Driver Rehabilitation Program helps people get back behind the wheel

April 27, 2012 | Features, UToday
By Nicolette Jett

The UT Medical Center Driver Rehabilitation Program is the only hospital-based one of its kind in northwest Ohio that is licensed to complete behind-the-wheel assessments in a specially modified car and train individuals with disabilities to return to driving with adaptations.

Gail Heath can chauffeur herself around again thanks to the Driver Rehabilitation Program and adaptive aids installed on her vehicle.

The clinical portion of the program began in 1994 at the hospital; within the last three years, it began offering road training. Last year, the program performed 100 behind-the-wheel evaluations and training for a varied group of individuals.

The goal of the rehabilitation is to help people maintain their independence through driving and determine if an individual’s health has affected his or her ability to drive safely. Occupational therapists working in the program are trained and certified to assess driving skills, make vehicle modification recommendations, and provide training.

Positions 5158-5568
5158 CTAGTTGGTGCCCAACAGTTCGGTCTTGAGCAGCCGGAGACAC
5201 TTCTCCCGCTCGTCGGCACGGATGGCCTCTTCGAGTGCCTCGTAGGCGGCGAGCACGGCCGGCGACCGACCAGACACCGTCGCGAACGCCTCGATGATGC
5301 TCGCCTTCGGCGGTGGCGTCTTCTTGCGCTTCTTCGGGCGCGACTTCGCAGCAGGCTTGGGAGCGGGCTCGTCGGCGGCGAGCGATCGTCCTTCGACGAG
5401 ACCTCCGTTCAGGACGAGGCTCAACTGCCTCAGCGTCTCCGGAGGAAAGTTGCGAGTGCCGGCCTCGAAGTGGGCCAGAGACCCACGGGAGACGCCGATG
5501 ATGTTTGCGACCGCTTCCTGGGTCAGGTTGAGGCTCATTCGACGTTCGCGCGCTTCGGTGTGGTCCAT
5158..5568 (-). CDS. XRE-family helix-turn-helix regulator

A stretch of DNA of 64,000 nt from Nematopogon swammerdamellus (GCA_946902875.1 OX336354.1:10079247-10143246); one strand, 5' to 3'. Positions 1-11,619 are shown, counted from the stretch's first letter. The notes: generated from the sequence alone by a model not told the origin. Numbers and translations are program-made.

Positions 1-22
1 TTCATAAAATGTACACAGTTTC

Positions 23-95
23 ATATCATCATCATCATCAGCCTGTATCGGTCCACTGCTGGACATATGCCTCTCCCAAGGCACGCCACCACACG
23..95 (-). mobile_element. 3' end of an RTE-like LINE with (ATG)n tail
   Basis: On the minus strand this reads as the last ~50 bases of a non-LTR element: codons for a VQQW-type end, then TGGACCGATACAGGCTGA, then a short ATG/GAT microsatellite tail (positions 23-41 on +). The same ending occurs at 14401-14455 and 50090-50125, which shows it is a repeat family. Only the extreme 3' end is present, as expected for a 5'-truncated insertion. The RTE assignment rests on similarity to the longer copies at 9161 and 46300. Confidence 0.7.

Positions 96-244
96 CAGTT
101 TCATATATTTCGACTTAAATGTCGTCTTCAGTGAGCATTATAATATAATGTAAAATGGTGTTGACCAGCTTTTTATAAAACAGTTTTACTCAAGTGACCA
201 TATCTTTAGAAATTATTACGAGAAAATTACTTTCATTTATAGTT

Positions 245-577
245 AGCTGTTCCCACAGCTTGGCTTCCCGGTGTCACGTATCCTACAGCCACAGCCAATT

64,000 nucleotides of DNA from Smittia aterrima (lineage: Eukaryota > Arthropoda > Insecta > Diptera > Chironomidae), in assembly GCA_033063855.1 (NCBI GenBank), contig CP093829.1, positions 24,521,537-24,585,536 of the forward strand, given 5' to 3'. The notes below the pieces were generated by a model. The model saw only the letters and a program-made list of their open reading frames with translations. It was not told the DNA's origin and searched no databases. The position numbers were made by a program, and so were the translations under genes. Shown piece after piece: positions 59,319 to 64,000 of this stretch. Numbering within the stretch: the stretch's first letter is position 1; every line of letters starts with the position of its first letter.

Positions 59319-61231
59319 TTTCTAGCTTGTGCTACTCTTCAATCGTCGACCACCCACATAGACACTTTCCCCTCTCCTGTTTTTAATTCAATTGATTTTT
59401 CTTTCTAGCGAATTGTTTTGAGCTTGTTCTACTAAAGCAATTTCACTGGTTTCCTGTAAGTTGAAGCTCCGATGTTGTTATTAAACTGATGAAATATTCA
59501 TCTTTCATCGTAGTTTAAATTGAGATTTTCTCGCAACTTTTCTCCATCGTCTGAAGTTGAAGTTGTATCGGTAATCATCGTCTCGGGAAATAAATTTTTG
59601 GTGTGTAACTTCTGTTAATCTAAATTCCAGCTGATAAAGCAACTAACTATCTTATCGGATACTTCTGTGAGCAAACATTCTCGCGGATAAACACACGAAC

“It is difficult for most people to understand the feeling of being stuck in your home for hours at a time, dependent on others to take you to the simplest places,” said Sylvania Township resident Gail Heath, who was a patient of the Driver Rehabilitation Program. “What an amazing feeling it was to re-learn to drive with my adaptations and have my sense of independence back.”

Drivers are assessed for their capabilities to continue driving and for whether they have the abilities to learn to drive with or without adaptations.

After an initial assessment, the therapist may recommend the patient needs adaptive driving aids, which can include hand controls, special mirrors, or reduced-effort steering and braking systems. The therapist then trains the patient on how to use the driving aids in UTMC’s modified car.

“The most common diagnoses for patients in the program in 2011 included stroke, dementia, traumatic brain injury and Parkinson’s disease,” said James Kesler, occupational therapist and certified driver rehab specialist. “All patients receive the same thorough care through the process.”

Heath, who has been diagnosed with multiple sclerosis and lost muscle strength on her right side last year, complimented Kesler as “one of the most patient men I have ever encountered in my life.

“He never made me drive when I did not feel comfortable, but he still knew to push me past my limits in order to succeed,” she said.

“Our program works with state vocational rehab clinics and self-referred individuals with the goals to drive safely and successfully,” Kesler said. “Our job is not complete until we have given a sense of freedom back to every one of our patients.”

For more information on UT Medical Center’s Driver Rehabilitation Program and other rehabilitation services offered at the hospital, visit

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